Our Opportunity Zone (“OZ”) program has generated increasing inbound questions from our investor base. Many of these questions have centered around the impact of investing before December 31st, the last day to maximize tax benefits in the program’s timeline. To that end, we explore the considerations investors should be aware of when determining the optimal date to invest:

  • 12/31/19 marks the last day on which investors can benefit from the full 15% permanent reduction of the deferred capital gains tax.
  • 12/31/19 marks the first day investors with 2019 K-1 gains and 2019 Section 1231 gains can invest in a Qualified Opportunity Fund.

An Opportunity Zone tax benefits refresher

Legislators designed the Opportunity Zone program to incentivize long-term capital investment into low-income census tracts. The incentives are provided within a tiered tax benefit structure, where tax benefits are maximized for participants who invest sooner and hold for longer. And while only proposed, taxpayers can rely on the current proposed regulations, if applied consistently and in their entirety; however, numerous uncertainties remain and interpretive ambiguities may emerge as taxpayers begin to apply the current proposed regulations (see Disclaimer below).

As discussed in more detail below, investors can maximize the benefits by investing before December 31st, 2019 and holding the Qualified Opportunity Fund (“QOF”) investment for ten years. When maximized, a Qualified Opportunity Fund investment is estimated to generate 300-400 basis points higher after-tax returns and 2x+ the profits* compared to a standard taxable portfolio appreciating at the same rate. We’ve highlighted the key benefits here:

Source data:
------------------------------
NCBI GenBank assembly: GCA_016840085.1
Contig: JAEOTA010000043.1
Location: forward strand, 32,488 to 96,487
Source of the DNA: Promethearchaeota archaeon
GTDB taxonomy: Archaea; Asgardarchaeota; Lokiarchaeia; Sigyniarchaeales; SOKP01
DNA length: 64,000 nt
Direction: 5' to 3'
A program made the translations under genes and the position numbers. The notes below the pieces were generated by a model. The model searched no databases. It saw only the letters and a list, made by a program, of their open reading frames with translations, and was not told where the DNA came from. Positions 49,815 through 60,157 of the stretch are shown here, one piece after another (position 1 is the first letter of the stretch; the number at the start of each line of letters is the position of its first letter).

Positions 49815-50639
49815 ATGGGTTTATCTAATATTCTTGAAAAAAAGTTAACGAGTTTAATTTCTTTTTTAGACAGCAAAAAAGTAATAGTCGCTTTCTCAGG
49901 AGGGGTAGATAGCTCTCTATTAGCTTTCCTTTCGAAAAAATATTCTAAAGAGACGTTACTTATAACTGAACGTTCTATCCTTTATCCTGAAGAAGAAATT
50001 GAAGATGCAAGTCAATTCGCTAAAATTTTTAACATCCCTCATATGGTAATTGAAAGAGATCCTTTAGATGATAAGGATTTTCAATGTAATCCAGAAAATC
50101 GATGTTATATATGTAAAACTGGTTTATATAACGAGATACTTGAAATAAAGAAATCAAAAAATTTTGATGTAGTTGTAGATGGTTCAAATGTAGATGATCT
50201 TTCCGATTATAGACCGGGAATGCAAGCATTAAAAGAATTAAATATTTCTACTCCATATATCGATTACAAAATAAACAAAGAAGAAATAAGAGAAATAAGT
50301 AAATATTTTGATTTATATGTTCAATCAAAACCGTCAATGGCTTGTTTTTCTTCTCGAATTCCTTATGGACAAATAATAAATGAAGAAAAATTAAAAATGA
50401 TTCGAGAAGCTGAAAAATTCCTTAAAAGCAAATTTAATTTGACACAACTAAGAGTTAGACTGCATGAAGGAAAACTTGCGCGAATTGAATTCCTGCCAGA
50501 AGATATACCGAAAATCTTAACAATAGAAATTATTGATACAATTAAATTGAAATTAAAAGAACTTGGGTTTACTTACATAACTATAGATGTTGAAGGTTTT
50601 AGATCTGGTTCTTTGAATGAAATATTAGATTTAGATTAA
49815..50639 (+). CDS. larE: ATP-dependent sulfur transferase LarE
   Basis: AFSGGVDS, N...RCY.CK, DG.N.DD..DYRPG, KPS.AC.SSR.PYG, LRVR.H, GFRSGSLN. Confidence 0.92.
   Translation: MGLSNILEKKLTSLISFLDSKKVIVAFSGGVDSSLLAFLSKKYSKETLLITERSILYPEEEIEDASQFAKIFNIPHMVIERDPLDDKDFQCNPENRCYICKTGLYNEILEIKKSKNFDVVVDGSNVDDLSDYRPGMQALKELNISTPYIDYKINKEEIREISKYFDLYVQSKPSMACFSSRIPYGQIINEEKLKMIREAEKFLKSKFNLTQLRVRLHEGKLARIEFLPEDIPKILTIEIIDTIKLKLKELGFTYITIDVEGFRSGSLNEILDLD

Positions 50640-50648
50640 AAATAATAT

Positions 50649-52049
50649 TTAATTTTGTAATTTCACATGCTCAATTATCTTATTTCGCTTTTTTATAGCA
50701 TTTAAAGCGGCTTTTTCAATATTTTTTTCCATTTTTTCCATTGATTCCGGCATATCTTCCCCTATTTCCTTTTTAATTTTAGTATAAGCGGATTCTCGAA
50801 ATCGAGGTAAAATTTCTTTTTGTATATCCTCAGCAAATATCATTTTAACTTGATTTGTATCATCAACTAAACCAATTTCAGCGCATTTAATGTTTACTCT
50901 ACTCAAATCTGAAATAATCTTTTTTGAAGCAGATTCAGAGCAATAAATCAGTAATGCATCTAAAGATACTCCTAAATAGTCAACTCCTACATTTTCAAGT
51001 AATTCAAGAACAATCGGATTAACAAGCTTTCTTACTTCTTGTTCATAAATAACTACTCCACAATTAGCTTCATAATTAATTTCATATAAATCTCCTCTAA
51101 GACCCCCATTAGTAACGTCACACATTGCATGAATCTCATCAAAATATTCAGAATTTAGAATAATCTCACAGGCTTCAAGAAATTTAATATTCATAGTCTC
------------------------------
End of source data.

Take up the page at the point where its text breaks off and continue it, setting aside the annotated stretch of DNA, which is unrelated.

1. Defer taxes on the original capital gain until the end of 2026
  2. Reduce the amount of deferred taxes owed by up to 15%
  • If the investor has held its QOF interest for at least 5 years prior to December 31st, 2026, 10% of the deferred gain is permanently forgiven
  • If the investor holds its QOF interest for at least 7 years prior to December 31st, 2026, an additional 5% (for a total of 15%) of the deferred gain is permanently forgiven. As a result, investments made into a QOF after December 31, 2019 will not be eligible for the full 15% reduction
  1. Eliminate tax on capital gains from the Qualified Opportunity Fund investment if it is held for at least 10 years


Why December 31, 2019 is an important date for Opportunity Zones

We focus on the December 31, 2019 date because it coincides with two key events:

  1. It’s the last day on which investors can benefit from the full 15% permanent reduction of the deferred capital gains tax.